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The Language God Talks: On Science and Religion
The Language God Talks: On Science and Religion
Herman Wouk
Little, Brown and Company, 2010
183 pp., $23.99

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David Michael

The Language God Talks

As understood by Herman Wouk.

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What goes through your mind when you hear the name Herman Wouk? He's dead, isn't he? No, actually, he's not. If you are of my father's generation, you might be instantly transported to the scenario of The Caine Mutiny (book or movie or both). If you haunted used-book stores when they were still thick on the ground, you might recall the once-torrid paperback covers of Marjorie Morningstar (didn't Natalie Wood star in the film version?) and Youngblood Hawke. Or maybe you'll recall The Winds of War and War and Remembrance, late-career hits for Wouk as books, and even more popular as maxi-miniseries. If you are my age, you might easily ask Who is Herman Wouk? But you probably wouldn't hear "Herman Wouk" and think "science and religion."

Think again. A couple of months before his ninety-fifth birthday, a new book by Wouk showed up, The Language God Talks: On Science and Religion. The subtitle and the cosmic swirls of the dustjacket photo suggest that the book is about science. And it is, sort of. The Language God Talks is two parts memoir, one part NOVA episode, and one part theological and philosophical reflection—a scattered and sometimes frustrating book in which Wouk discusses his own religious journey and argues for the viability of faith in an ever-expanding universe.

Wouk sets the book up with an epigraph from Richard Feynman, the legendary theoretical physicist: "It doesn't seem to me that this fantastically marvelous universe … can merely be a stage so that God can watch human beings struggle for good and evil—which is the view that religion has. The stage is too big for the drama." Apparently Feynman's quip, made off-handedly to a prying television commentator, has "long haunted" Wouk, and he writes that, while neither of his books on Judaism can counter Feynman's statement, "I believe it's possible to disagree, and that is the main theme of this book."

Wouk utilizes Feynman's theater metaphor for the structure of his book, and he sets out to give readers a tour of Feynman's "Big Stage" and "Drama," starting with the space race, moving to the astronomers who probed the size of the universe, and moving to quick discussions on the missing link, consciousness, and the development of language. On some levels, the tour is rather underwhelming, in part an effect of the author trying to cover too many topics too quickly. Readers might learn as much about astronomy, space exploration, and geology by perusing a few Wikipedia articles.

But because Wouk lived through most of the scientific developments of the 20th century—his age becomes apparent when he notes that he was ten when the Scopes monkey trial took place—he writes with a rare excitement, especially in his chapter on the space race. He remembers the craze induced by Sputnik. He was at Cape Canaveral for the launch of Apollo 11. He tried, over a lunch, to convince Neil Armstrong to write a book on the moon landing. Further, Wouk is able to convey the humanity of the scientists he chronicles: their intellects, virtues, and deep flaws. ("Neither a theologian nor a scientist," he allows, "I tell stories.") This is particularly true of Richard Feynman, who comes across as larger than life: "Feynman sported with Las Vegas showgirls, banged on bongo drums, picked locks at Los Alamos with boyish glee, and taught groundbreaking physics in comedy-store Brooklynese." The book may be worth reading for Wouk's portrait of Feynman alone.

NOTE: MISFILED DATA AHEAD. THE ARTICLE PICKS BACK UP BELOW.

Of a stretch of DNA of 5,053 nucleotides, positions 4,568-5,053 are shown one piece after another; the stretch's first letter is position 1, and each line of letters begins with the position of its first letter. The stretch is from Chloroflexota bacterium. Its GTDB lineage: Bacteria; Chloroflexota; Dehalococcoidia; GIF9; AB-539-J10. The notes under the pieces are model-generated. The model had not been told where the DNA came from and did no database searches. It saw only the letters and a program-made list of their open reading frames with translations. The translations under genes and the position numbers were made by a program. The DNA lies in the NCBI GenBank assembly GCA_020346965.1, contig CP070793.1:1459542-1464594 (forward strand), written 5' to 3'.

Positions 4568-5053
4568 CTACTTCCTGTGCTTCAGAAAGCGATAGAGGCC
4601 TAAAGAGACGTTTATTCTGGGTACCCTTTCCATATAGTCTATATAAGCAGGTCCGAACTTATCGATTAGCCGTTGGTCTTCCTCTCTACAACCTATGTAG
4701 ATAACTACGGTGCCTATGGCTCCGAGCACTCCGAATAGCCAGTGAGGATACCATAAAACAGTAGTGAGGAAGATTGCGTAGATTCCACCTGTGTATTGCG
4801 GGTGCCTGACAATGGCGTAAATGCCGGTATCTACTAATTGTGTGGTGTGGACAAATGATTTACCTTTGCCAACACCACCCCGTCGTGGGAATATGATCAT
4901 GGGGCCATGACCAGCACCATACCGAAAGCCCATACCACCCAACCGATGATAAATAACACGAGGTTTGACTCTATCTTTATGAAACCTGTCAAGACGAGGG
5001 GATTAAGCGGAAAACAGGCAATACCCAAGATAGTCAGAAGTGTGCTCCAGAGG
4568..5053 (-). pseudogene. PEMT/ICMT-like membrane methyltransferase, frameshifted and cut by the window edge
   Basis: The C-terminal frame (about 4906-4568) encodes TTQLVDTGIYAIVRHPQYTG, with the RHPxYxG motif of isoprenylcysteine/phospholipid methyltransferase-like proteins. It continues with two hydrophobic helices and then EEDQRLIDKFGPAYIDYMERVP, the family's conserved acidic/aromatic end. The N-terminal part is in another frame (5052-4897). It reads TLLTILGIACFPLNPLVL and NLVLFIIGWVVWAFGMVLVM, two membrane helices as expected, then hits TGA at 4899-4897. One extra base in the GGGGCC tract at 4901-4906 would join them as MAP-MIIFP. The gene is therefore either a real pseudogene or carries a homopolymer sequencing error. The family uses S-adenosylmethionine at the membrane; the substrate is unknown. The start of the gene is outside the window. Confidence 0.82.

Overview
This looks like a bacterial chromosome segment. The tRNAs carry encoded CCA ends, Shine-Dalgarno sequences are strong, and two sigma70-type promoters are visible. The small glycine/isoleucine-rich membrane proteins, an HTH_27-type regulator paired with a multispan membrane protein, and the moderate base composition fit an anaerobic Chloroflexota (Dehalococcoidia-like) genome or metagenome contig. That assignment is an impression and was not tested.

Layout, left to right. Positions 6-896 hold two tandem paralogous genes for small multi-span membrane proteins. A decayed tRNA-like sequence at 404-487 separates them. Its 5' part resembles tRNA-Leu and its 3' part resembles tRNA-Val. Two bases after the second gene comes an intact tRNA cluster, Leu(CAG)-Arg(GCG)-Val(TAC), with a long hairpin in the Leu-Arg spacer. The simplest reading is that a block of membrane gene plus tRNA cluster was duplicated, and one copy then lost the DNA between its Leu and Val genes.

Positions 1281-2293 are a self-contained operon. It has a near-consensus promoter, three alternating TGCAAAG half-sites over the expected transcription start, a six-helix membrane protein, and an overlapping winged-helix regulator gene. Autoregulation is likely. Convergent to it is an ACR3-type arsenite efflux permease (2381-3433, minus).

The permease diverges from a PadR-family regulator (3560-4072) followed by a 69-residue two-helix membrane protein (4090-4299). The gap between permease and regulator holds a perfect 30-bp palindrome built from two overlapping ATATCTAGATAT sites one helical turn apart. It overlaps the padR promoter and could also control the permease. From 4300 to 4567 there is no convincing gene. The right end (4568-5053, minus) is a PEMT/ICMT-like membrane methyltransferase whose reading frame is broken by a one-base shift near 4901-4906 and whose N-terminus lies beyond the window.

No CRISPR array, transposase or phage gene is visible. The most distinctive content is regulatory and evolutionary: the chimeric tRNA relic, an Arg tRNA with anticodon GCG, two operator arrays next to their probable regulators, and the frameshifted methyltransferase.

Apparently the author and the physicist first met in the Sixties, when Wouk was researching the Manhattan Project for what was to become The Winds of War and War and Remembrance. They met again as summer fellows at the Aspen Institute. In The Language God Talks, Wouk says he only had three conversations with Feynman at Aspen, though clearly they were quite memorable. Wouk wrote in The Will to Live On, "My lunches and long walks with Feynman in Aspen remain a treasured memory. If time and chance allow me to write a memoir of my days, that will be an experience I will enjoy recounting." Among other things, The Language God Talks is that memoir. Wouk dedicates the book "To the memory of our fathers, Abraham Isaac Wouk and Melville Feynman, who emigrated from Minsk and gave us our lives in America."

Despite this common ancestry, Wouk and Feynman took very different paths. As Wouk chronicles his own religious upbringing, studying Talmud with his grandfather weekly, he also traces Feynman's refusal to have a Bar Mitzvah, his subsequent abandonment of Judaism, and his refusal to repeat the Kaddish at his father's interment. For Wouk, Feynman is emblematic of the diminished role of faith and tradition in the lives of modern Jews: "most Jewish Babies—in Israel, in America, in all the diaspora—are born today in the world view of Feynman." This is a subject that Wouk has tackled repeatedly. In 1959, he published This Is My God, a religious autobiography of sorts that served as primer on Orthodox Judaism at a time when many were falling away the tradition. Forty years later he wrote The Will to Live On, which urged secular Jews to return to Jewish traditions and texts. Whatever his disagreements with Feynman, Wouk writes of him with a mixture of sadness and hopefulness.

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